they carry through to our organisation.”

It was evident in the two interviews from Organisation C that graduates bring fresh
ideas to their organisation, however also noted was that it is not a major advantage to
have a third level qualification to work in their company.

When I asked Interviewee 1:

“What are the benefits of employing graduates?”

Interviewee 1 replied:
"You are recruiting raw talent with considerable attention. They are partially in-
experienced. Another side of this, being involved in graduate recruitment, I don’t
know what it is like currently but certainly lots of organisations will lose people that
are graduates because people find the job isn’t for them, they have made a mistake,
the organisation wasn’t what they perceived it to be, the job doesn’t fit. If you take
someone who has already been in employment and maybe they have only been with
the company for a year or a year and a half people will always be suspicious in the
sense of whether they are going to stay particularly if they say, “it is not what I
thought it would be”. I personally prefer to put people into a series of placements if
possible at that stage because they have made initial career choices at age 17 or 18.
Now an increasing number of degree programs will have placements, which may or
may not have relevance to what we are going to do in a particular organisation but I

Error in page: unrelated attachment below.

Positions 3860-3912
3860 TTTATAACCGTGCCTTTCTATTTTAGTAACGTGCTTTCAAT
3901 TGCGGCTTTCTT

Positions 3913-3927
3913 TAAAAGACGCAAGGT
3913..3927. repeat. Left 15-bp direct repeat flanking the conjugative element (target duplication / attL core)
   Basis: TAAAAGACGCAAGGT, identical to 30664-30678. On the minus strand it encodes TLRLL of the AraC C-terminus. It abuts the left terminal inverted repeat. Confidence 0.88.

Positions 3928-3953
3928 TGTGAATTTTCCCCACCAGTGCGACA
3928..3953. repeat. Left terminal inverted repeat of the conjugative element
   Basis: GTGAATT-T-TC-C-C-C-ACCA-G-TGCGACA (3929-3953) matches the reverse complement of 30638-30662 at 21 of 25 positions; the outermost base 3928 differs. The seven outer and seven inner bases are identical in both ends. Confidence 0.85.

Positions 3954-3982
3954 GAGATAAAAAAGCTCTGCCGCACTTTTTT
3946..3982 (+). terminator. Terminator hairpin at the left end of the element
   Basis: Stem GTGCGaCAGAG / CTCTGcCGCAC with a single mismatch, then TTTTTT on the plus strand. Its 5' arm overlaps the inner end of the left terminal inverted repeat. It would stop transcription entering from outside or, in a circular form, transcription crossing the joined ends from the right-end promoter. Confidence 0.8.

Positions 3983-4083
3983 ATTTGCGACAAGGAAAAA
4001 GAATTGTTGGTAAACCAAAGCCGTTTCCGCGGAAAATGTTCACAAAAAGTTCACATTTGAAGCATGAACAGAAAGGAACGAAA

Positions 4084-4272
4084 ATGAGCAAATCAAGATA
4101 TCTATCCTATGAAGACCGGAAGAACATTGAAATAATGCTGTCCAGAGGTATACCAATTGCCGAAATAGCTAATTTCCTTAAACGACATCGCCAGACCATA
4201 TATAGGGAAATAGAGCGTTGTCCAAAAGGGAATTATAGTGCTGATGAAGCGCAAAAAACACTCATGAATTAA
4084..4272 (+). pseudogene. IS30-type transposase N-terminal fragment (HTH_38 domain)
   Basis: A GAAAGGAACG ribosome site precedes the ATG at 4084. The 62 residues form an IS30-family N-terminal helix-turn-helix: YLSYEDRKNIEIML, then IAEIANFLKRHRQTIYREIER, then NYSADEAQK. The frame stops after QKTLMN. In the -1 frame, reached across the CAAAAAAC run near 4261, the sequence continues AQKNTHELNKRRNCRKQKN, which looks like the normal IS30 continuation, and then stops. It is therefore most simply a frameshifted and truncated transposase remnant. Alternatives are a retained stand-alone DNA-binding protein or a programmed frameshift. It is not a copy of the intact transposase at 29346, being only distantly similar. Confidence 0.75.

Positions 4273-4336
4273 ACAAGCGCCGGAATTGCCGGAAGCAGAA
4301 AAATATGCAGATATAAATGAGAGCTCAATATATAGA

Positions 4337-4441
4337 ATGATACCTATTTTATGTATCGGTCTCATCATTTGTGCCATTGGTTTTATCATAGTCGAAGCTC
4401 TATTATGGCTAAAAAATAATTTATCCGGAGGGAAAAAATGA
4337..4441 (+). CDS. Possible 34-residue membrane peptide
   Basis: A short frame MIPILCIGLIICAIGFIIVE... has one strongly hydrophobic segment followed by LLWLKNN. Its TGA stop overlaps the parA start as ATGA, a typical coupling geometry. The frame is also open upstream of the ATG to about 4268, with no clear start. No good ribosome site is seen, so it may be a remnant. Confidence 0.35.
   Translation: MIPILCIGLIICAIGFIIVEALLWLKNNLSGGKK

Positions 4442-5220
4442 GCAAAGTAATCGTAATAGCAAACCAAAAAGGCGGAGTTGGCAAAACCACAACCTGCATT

think and know from experience that if you give them exposure to business over a
period of time and if you have the needs to do it and manage it properly the first thing
that will happen will be that they will quickly decide what they don’t want to do and
then they will begin to clear out the clutter and focus on what they do want and what
they are interested in.”

Interviewee 3 answered:
“I think the benefits are that we can gain different skills, I think it is important to
have a diverse mix of graduates and employees or candidates who have experience in
the work force as well.”

6 Discussion

6.1 Core Competencies

Regarding core competencies, it was evident that Organisation A was going to seek
different competencies than Organisations B and C. As Organisation A is in the
manufacturing industry, two of the main competencies that they look for are
candidates in the field of engineering and business. Candidates applying for
Organisation A “have to have a good grasp of the subject matter”. They do not
employ people who do not have a third level qualification in the area of business or
engineering. This organisation is very strict on who they recruit and select and make
clear to candidates that, unless they are willing to work and live abroad not to apply
for a job. Organisation A doesn’t employ graduates who have a diverse educational
background. They only train graduates from a business background mainly in the field
of marketing and more recently business with finance. Engineers are the backbone of
this company also and they look for a range of engineers – mechanical, mechanical
and manufacturing, structural, chemical and process, electrical and electronic, and
mechatronic. If a person is successful in getting a job with Organisation A and
demonstrates that they can provide the competencies sought, there is great
opportunity to progress rapidly within the business. In conducting my secondary
research I found that core competencies are a major source towards the contribution
of sustaining competitive advantage. In order for organisations to plan the
development of their employees, core competencies need to be in line with the